Important agricultural traits, such as photoperiodic induction of flowering, have long been known to be controlled by florigenic agent(s) delivered to the shoot apex by the phloem (Zeevaar 1962). Recently, an important component of florigen was shown to be FLOWERING LOCUS T, a 20 kDa protein  the sieve tube system for translocation to the shoot apex (Corbesier et al. 2007; Lin et al. 2007; Mathieu et al. 2007; Tamaki et al. 2007). A role for long-distance transport of RNA in leaf development has been established (Ruiz-Medrano et al. 1999; Haywood et al. 2005) and now, in this Special Issue, Hannapel (2010) reviews recent findings that illustrate the role of phloem-delivery of mRNA in the orchestration of tuber formation in the agriculturally important crop, potato. Collectively, these recent discoveries indicate that pioneering studies on the phloem will likely underpin the bioengineering of novel long-distance signaling systems that will afford unique control over such important agronomically important traits as partitioning of photosynthetically fixed carbon.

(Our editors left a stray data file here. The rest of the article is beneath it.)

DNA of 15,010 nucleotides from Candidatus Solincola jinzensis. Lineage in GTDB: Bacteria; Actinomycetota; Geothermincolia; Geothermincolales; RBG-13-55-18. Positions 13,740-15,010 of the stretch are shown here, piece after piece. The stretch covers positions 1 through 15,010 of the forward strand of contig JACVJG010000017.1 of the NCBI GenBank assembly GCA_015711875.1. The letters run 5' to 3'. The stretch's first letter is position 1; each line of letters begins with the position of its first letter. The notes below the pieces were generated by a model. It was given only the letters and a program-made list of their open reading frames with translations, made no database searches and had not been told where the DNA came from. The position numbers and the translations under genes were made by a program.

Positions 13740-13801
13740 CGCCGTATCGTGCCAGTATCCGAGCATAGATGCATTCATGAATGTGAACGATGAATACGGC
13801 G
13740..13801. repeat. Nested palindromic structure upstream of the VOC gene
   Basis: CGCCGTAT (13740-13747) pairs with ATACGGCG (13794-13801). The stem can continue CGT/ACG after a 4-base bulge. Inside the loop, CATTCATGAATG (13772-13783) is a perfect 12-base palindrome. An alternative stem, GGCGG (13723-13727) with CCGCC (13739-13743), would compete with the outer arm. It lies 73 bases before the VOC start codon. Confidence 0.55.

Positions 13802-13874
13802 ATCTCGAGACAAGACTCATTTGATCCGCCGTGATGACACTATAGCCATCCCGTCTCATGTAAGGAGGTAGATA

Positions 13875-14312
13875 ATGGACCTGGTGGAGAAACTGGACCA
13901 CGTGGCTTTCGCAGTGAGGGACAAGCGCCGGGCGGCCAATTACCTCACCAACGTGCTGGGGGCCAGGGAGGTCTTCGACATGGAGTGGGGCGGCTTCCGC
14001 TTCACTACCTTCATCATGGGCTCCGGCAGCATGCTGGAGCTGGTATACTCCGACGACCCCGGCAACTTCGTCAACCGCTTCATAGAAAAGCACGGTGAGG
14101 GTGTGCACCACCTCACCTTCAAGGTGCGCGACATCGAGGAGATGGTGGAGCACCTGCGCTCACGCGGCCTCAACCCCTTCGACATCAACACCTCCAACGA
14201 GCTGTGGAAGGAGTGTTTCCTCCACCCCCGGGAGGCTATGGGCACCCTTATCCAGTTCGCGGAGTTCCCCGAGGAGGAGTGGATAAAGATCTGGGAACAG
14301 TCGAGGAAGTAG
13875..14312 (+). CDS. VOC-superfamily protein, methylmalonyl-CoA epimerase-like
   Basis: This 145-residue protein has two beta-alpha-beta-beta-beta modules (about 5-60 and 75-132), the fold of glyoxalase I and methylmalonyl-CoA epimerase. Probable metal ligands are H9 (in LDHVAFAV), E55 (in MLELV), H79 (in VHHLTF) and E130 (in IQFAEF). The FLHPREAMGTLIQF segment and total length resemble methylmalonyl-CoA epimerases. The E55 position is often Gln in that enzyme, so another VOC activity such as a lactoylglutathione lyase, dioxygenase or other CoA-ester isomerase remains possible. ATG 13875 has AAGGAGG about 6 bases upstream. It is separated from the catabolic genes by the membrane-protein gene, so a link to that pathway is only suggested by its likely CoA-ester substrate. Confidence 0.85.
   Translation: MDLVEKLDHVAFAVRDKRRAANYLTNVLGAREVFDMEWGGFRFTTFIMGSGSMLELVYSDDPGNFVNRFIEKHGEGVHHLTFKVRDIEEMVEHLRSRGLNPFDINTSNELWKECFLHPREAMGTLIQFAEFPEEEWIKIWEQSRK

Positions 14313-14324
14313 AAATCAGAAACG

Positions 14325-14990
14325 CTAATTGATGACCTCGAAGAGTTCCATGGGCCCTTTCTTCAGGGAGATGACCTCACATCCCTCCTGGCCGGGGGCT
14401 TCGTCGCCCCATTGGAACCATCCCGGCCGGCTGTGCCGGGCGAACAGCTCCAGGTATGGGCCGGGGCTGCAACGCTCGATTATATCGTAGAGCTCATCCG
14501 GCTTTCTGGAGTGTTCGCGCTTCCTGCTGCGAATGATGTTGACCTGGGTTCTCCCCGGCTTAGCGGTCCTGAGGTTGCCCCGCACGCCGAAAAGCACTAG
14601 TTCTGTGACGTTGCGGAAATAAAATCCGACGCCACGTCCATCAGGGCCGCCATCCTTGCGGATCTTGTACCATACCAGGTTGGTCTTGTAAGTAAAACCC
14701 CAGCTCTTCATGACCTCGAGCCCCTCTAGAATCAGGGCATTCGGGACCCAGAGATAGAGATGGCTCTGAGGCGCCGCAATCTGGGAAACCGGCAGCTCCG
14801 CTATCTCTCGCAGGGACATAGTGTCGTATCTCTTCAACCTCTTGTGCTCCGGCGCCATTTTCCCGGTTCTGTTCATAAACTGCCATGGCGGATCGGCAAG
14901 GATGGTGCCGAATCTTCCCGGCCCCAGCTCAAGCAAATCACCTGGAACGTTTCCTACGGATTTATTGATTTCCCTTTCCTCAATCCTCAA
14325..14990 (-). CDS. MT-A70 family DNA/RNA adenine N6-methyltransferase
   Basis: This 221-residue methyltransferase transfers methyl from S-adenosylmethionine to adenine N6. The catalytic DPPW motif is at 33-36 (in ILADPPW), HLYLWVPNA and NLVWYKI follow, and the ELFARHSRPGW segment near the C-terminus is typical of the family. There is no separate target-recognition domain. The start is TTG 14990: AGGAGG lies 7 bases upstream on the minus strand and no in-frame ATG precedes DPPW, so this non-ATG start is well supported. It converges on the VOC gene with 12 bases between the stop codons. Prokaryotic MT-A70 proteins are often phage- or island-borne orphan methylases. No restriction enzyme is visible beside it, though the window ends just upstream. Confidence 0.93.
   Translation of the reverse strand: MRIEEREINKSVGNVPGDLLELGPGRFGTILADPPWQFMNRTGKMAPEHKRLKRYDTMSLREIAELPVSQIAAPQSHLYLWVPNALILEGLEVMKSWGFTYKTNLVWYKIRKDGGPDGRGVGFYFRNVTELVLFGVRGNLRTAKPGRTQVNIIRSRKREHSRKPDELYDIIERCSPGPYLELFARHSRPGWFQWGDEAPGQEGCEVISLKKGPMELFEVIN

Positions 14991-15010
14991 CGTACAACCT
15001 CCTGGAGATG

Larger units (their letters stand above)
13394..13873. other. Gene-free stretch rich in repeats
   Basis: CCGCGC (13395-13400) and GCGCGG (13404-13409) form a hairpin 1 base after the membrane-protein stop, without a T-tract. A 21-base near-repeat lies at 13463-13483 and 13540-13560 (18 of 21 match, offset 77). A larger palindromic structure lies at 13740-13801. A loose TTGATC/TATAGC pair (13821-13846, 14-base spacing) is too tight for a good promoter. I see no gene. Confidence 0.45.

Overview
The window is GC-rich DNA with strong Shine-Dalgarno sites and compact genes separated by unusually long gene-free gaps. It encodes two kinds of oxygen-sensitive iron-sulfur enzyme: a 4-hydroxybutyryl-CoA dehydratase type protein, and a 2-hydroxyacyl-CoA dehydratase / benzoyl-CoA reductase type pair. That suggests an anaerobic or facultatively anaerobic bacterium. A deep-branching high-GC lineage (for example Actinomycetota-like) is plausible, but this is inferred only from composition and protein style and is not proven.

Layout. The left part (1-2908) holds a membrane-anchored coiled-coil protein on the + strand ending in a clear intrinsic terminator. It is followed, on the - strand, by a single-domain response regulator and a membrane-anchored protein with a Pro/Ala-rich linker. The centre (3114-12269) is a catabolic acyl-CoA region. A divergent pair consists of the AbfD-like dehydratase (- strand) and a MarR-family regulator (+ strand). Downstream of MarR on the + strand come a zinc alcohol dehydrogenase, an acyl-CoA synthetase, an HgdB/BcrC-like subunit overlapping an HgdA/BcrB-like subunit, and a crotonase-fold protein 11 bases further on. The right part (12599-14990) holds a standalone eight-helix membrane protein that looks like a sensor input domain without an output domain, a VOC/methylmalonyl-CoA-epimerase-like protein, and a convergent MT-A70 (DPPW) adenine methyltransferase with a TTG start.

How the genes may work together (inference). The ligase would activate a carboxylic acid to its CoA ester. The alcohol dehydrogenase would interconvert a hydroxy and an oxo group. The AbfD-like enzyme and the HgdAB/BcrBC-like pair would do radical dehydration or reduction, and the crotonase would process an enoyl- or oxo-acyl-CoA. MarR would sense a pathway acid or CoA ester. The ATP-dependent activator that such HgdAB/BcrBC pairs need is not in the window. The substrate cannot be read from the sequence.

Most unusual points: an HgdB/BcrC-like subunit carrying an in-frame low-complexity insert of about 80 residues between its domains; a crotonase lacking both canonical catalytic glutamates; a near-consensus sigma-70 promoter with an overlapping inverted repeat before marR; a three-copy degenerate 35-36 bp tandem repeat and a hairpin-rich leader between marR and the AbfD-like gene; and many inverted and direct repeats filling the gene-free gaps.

Cytokinins and Vascular Signaling